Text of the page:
Digital technologies have become more embedded in every aspect of business, especially with worldwide adoption of remote work as the new standard. More than ever, businesses need leadership with both technical knowledge and business-centric cybersecurity expertise. All of these changes, along with the increased scope of assets to be secured have propelled the evolution of the CISO.

Traditionally, CISOs oversee strategic, operational, and budgetary aspects of data management and protection. Translation: they have reached their position by demonstrating technology expertise, but now they are expected to also provide savvy business leadership.

Many CISOs lack a strong relationship with executive leadership to effectively champion strategic, long-term cybersecurity initiatives. I want to present ways for CISOs to translate cybersecurity needs into meaningful business initiatives that will get them the budget, people and technology they need.

Create a strategy you can articulate to the executive team

How does a CISO start thinking like an executive? The best way to “get a seat at the table” is to actually be relevant. Board meetings don’t include ground-level action items. Executives are concerned with the larger view of the business. They see the forest, not the tree. What’s more, they usually have a laundry list of 100s of items that are all “priority.” So basically, get in line. They have to prioritize everything, because they do NOT have an endless budget to burn.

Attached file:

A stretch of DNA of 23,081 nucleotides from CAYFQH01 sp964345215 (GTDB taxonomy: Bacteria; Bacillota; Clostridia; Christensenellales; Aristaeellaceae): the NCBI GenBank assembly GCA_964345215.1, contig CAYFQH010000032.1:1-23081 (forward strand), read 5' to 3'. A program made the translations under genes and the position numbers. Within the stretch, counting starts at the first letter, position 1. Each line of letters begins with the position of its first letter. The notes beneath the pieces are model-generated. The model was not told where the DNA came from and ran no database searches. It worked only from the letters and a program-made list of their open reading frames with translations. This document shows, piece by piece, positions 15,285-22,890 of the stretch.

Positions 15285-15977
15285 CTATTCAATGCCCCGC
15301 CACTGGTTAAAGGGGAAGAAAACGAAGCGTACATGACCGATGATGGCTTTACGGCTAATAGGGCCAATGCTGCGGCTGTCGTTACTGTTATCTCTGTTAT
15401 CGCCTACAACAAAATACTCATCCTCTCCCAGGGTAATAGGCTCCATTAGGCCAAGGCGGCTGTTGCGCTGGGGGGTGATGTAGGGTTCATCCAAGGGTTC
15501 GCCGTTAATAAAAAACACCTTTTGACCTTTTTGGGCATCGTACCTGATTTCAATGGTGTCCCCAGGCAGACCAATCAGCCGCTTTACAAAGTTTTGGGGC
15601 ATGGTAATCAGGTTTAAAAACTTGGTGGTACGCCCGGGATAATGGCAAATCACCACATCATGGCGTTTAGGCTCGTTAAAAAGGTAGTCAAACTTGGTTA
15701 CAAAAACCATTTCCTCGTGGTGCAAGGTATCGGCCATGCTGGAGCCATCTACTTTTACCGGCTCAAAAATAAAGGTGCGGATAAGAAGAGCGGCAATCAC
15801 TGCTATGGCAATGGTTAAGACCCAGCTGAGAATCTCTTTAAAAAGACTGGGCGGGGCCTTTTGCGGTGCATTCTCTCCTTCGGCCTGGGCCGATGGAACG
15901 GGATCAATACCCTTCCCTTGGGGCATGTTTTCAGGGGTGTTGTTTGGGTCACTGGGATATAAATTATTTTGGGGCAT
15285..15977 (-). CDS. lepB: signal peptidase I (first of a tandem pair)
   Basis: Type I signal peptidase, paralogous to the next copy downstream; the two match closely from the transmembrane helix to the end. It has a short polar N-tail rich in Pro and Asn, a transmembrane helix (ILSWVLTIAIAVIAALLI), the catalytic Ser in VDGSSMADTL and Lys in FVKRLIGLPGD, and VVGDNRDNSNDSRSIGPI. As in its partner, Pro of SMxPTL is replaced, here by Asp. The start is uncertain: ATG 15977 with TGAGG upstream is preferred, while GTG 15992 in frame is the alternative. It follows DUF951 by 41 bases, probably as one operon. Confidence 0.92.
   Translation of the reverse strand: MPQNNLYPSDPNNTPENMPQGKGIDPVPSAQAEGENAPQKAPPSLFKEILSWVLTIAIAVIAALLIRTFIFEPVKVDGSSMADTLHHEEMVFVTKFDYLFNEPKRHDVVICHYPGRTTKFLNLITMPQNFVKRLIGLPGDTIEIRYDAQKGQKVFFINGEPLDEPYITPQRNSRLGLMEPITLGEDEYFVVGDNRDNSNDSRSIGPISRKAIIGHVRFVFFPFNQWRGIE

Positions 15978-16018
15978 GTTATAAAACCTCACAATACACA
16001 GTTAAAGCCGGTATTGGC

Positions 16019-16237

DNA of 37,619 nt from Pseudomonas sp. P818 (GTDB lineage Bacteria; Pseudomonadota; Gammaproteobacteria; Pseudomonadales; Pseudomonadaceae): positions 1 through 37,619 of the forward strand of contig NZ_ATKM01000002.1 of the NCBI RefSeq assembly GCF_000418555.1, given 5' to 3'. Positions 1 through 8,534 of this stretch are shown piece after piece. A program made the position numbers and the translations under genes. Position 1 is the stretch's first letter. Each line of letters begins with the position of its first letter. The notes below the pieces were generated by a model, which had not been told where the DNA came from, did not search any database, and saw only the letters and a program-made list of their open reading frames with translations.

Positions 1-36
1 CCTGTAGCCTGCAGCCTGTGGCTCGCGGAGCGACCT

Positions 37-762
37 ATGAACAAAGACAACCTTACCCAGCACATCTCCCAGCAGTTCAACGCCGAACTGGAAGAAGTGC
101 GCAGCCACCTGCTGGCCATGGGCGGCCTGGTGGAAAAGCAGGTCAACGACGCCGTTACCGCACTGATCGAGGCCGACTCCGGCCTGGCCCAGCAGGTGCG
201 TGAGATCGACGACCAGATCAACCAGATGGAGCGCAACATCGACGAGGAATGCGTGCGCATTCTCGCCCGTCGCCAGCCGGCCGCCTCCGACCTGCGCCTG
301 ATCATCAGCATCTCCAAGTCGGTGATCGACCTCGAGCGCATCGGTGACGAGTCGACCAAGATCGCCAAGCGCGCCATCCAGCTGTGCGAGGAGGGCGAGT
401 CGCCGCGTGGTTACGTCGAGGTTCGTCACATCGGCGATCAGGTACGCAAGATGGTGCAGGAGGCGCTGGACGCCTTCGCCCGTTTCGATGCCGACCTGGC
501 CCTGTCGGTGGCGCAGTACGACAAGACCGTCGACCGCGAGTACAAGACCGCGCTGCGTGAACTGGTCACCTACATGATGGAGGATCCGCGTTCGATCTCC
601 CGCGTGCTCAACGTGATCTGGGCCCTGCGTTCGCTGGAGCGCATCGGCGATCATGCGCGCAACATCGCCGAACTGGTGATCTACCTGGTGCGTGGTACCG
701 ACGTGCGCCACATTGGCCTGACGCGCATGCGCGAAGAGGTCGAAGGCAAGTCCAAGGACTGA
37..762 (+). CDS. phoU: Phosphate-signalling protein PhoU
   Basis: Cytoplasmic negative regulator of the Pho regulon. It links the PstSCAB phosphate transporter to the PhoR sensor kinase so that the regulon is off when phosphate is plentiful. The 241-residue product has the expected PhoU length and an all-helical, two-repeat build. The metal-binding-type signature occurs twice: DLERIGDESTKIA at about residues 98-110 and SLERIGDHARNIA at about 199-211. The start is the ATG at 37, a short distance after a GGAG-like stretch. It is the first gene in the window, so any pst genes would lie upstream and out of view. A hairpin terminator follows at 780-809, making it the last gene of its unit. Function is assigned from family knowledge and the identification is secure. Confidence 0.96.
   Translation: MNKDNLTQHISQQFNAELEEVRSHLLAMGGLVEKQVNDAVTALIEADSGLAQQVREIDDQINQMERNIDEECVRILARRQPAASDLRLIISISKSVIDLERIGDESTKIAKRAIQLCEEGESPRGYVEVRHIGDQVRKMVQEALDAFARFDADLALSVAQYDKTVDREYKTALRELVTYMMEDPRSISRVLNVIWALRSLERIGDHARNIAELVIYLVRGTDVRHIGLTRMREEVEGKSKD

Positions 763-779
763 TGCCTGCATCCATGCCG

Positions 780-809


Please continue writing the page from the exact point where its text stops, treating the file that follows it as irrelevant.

As a CISO, you know the most pressing matters for your department and for the overall security posture of the company. However, your executive team will not see things in terms of technology. They don’t have time to become cybersecurity gurus.

What do you do? Bring a perspective that offers solutions. You must position and present your cybersecurity initiatives in the following ways:

  • Make them reasonable – Bring the top three high priority cybersecurity needs that the company can reasonably pay for or implement. Ask yourself if it fits into the budget, time frame and overall framework of the company.
  • Make them relevant – In the grand scheme of the business, the executive team is looking for something that is timely and will help the business. If it is an emergency item, then make sure you communicate that clearly. If it can wait, then it does not go on the high priority list.